For Immediate Release:
January 26, 2017
The following letter was sent to Delaware Sens. Tom Carper and Chris Coons and signed by all 25 members of the caucus.
Dear Senators Carper and Coons:
One of the most critical components of our country’s future is the education of the next generation, providing all students with the knowledge and skills necessary to succeed in a 21st century economy. Given the importance of education and its connection to our nation’s success, it is with great concern and urgency that we write you regarding President Trump’s nomination and your committee’s consideration of Betsy DeVos as the next U.S. Secretary of Education.
Ms. DeVos is wholly unqualified to lead the U.S. Department of Education. She has no public school experience whatsoever – not as a school administrator, not as a teacher, and not as a school board member. While a career in education is not a prerequisite for this post, it should be a major consideration in determining a person’s qualifications to lead this vital agency.
Our public school teachers work long hours to help prepare their students to be successful, not just in a career, but in life. They are role models, mentors, guides, confidantes, and oftentimes, friends. They deserve far more support than they often receive, and they most certainly deserve a Secretary of Education who will be an advocate for them on a national stage.
Instead, Ms. DeVos has shown throughout the confirmation process and previous words and actions that she would be quite the opposite. Her confirmation as Secretary of Education would set public education back and cause serious – perhaps irreparable – harm to our schools.
Specifically, we are concerned about:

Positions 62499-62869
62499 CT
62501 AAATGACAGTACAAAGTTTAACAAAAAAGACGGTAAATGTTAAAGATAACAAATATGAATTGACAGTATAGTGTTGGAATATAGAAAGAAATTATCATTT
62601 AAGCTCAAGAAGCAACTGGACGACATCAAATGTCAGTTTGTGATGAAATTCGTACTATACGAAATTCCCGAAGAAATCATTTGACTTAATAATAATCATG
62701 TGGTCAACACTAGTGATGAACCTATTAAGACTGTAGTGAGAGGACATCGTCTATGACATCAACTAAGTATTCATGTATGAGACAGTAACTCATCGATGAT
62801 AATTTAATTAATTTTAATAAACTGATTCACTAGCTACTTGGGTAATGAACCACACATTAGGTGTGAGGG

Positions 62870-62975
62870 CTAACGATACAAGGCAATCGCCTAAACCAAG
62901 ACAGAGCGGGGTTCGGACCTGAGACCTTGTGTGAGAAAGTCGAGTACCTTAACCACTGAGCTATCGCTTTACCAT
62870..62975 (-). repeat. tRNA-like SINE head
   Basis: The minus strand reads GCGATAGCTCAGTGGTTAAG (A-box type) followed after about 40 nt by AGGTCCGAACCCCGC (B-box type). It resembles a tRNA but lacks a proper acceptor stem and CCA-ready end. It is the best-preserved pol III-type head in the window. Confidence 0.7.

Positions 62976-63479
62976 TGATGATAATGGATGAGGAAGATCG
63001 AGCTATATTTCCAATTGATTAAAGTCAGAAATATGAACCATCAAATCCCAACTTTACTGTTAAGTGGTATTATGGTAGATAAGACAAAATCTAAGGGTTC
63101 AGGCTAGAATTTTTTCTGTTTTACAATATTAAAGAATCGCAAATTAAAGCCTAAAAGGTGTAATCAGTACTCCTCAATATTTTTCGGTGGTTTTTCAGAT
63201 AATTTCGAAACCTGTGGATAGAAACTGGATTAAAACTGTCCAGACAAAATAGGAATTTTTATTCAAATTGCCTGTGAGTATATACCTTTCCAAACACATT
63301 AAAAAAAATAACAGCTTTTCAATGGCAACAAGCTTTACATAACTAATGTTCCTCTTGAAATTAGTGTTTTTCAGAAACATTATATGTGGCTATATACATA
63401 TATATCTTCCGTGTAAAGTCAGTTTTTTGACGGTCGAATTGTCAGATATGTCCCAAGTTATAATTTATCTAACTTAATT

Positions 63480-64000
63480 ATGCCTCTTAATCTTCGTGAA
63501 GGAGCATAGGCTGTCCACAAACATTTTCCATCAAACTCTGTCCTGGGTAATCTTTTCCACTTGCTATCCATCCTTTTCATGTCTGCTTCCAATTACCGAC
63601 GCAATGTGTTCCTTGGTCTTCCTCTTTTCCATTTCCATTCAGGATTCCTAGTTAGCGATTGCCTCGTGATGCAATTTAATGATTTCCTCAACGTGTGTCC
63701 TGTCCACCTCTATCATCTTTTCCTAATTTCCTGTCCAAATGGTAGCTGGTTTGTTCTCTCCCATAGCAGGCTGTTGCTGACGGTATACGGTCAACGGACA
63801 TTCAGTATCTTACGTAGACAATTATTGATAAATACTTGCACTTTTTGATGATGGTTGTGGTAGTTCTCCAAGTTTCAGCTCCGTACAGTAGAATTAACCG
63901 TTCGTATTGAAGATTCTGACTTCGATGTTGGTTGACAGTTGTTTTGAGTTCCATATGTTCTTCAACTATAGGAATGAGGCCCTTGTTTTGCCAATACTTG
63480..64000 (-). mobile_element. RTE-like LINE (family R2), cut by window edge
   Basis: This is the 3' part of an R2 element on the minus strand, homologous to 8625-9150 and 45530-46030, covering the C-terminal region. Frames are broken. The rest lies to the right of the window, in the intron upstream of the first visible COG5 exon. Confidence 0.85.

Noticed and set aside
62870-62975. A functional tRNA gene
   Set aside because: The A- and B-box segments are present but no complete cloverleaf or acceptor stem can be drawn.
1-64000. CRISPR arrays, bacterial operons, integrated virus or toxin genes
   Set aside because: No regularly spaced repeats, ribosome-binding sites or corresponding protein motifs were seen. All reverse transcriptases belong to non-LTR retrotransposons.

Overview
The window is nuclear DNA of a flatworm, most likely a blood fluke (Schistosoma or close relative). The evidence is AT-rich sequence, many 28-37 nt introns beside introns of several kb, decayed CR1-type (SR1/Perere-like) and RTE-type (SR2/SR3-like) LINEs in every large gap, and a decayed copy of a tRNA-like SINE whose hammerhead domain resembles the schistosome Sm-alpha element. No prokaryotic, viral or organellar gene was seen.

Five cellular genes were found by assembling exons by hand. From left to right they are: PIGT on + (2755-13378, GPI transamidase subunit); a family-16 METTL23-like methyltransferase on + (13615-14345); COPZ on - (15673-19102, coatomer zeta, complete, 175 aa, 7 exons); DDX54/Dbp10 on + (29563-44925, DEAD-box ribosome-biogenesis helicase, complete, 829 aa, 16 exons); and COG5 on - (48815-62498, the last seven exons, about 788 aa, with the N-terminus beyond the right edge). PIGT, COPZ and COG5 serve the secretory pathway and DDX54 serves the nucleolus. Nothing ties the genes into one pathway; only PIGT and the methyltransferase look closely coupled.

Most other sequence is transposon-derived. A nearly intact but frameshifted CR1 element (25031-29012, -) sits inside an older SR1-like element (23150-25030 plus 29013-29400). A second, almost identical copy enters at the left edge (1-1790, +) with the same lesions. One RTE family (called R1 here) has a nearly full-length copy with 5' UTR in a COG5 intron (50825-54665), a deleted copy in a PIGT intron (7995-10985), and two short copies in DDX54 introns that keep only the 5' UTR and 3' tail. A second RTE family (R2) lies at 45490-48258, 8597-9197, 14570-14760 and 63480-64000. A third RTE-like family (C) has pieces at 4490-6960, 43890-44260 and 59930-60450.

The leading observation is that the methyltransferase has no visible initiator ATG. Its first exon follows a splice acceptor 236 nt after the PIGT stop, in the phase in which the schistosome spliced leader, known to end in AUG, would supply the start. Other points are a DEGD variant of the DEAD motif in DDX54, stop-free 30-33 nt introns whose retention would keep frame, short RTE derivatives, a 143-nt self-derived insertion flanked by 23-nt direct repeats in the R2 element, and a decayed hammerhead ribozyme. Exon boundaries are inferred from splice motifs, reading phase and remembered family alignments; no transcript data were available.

- Ms. DeVos’ lack of knowledge of basic education policy. During a discussion about standardized testing, she was unable to distinguish between “proficiency” or “student growth.” She also did not understand that the Individuals with Disabilities Education Act (IDEA) is a federal law, suggesting that states could choose whether to enforce it.
- Ms. DeVos’ advocacy for private school vouchers. Her support for this cannibalization of our public school funds would leave many schools that already struggle with funding issues in an untenable situation. Beyond that, she also would not agree that all schools – public, charter and private – that receive government funds should be held to the same accountability standards.
- Ms. DeVos’ views on guns in schools. Presented with a straightforward question about whether she opposed having guns in schools, she suggested that there might be a need for firearms due to such instances as rural schools protecting the grounds from grizzly bears.
- Ms. DeVos’ positions on civil rights. The Secretary of Education oversees the Office of Civil Rights, which ensures that students across the country have equal access to a quality education and that school discipline is applied evenly. Protecting students’ civil rights regardless of ethnicity, gender, disability or sexual orientation is critical. However, Ms. DeVos has financially supported groups that oppose such equality and protection.
Teachers, students and parents deserve a Secretary of Education who will push for the improvements necessary to strengthen our public education system, not weaken it. They need someone who will be a strong advocate for successful public schools, not someone looking to divert critical funds through school vouchers. And they need a leader who is qualified to make informed decisions, not someone who lacks knowledge of basic education policy. For these reasons, we urge you to reject Ms. DeVos’ nomination for U.S. Secretary of Education.
State Representatives Kimberly A. Williams, Sean Matthews, Earl G. Jaques Jr., David Bentz, Stephanie T. Bolden, Debra Heffernan, Sean M. Lynn, Edward Osienski, Charles Potter Jr., Melanie G. Smith, Peter C. Schwartzkopf, Valerie J. Longhurst, John J. Viola, Paul S. Baumbach, Andria L. Bennett, Gerald L. Brady, William J. Carson, James Johnson, S. Quinton Johnson, Helene M. Keeley, John A. Kowalko Jr., J. Larry Mitchell, Michael P. Mulrooney, W. Charles Paradee III, and Bryon H. Short